What do the refugees from Sri Lanka expect from the government?
They expect citizenship of India — because they fear persecution and violence at the hands of the Colombo government and the Sinhala Buddhist majority if they return to Sri Lanka, and because they are unable to go anywhere else (such as to an European country). Also, most of the Indian-origin Tamils have ancestral roots, relatives, and property in India. Many could have got Indian citizenship under the Shastri-Bandaranaike Pact if they had chosen to come to India before the ethnic riots broke out in Sri Lanka.
OFERR’s Chandrahasan, who is himself of Sri Lankan origin, and the son of S J V Chelvanayakam, a prominent Sri Lankan Tamil leader and a torchbearer of the Tamil rights movement in that country, however, believes that those who live in the camps should return to Sri Lanka. It is better for them to “become one among the few millions in Sri Lanka, instead of being one among over a billion population in India”, Chandrahasan said.
“There is no process in India to give them citizenship, and these camps were built as a temporary arrangement for people in distress, to make them feel safe until such time as they could return to Sri Lanka after normalcy was restored. The European model of giving asylum and citizenship to refugees works on individual cases. That is impossible in India, as there are thousands of Tamil refugees,” he said.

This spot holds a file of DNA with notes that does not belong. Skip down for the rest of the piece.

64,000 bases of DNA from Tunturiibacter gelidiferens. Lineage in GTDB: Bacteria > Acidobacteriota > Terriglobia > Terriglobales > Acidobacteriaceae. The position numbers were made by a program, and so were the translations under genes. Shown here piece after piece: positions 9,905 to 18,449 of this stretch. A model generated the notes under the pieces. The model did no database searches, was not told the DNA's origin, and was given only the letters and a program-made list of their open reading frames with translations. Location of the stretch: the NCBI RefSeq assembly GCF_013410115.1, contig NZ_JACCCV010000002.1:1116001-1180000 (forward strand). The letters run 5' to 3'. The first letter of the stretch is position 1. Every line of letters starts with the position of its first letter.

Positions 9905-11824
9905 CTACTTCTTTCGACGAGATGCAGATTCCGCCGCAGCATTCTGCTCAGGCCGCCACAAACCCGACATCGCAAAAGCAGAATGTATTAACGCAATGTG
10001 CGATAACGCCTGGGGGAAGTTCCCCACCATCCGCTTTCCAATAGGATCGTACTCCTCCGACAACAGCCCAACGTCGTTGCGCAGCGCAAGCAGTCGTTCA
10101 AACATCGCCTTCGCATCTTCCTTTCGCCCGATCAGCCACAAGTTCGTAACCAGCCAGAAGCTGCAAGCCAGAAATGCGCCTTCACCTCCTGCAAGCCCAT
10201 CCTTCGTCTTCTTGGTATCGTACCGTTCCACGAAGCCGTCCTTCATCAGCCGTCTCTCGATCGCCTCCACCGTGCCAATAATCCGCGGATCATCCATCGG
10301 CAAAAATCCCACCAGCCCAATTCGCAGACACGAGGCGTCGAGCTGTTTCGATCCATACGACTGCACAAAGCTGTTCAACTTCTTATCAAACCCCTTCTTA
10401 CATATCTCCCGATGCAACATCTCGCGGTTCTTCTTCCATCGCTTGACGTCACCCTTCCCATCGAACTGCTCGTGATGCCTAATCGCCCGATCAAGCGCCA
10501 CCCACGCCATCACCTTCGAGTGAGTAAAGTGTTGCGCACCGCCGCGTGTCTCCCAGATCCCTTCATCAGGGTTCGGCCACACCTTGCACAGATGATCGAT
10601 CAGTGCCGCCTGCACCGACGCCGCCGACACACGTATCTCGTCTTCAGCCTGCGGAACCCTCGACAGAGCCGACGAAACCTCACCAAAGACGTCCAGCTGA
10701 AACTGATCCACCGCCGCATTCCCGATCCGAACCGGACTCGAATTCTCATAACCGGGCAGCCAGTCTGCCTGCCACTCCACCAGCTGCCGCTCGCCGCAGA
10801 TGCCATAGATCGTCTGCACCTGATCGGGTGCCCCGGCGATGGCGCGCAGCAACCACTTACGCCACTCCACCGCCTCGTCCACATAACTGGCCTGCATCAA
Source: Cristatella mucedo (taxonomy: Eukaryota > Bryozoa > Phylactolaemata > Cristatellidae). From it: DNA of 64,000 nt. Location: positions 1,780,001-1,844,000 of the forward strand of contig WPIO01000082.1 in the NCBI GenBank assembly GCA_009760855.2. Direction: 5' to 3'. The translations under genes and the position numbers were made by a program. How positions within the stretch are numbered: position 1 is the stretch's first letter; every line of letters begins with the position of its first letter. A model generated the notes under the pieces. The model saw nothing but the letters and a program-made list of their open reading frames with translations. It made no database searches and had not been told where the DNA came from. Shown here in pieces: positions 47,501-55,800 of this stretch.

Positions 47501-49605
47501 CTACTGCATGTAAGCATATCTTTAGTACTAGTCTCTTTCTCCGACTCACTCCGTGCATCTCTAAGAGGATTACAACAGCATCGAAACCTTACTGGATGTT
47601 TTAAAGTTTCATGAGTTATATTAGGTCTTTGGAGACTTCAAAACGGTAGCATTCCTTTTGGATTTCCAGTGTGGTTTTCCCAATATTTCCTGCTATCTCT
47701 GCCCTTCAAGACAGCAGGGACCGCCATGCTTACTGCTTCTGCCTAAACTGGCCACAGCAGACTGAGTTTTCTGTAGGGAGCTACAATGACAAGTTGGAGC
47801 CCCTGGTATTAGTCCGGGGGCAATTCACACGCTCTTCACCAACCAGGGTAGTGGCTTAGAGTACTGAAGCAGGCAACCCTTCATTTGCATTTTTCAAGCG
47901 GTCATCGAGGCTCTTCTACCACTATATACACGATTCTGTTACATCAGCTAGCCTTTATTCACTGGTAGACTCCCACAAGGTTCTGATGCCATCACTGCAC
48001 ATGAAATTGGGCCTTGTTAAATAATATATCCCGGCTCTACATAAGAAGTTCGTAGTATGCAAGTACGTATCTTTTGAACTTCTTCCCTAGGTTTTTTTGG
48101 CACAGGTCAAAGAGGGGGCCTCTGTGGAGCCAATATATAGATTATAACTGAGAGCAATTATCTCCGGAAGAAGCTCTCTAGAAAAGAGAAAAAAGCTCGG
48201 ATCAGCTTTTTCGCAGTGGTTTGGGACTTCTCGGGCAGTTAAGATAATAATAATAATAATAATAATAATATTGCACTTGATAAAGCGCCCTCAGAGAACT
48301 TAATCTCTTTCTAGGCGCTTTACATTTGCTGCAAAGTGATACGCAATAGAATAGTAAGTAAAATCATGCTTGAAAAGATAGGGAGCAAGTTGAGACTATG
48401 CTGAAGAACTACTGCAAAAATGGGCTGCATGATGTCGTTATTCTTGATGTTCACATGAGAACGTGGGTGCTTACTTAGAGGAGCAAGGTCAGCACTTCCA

A dozen-odd refugees whom The Indian Express met last week disagreed with Chandrahasan. Most of those in the camps have nothing left in Sri Lanka, no property or community to go back to, they said.
The situation of the Tamil refugees has been a fairly emotive issue in Tamil Nadu. DMK chief M K Stalin has in recent statements and speeches repeatedly attacked the AIADMK for voting in favour of the citizenship Bill that did not include a provision for Sri Lankan Tamils, and recalled the efforts of DMK regimes to make them eligible for government schemes.
The AIADMK, which finds itself on the defensive, has tried to counter-question the DMK for its failure in get citizenship for the Sri Lankan Tamils despite having been part of the UPA government at the Centre for a decade.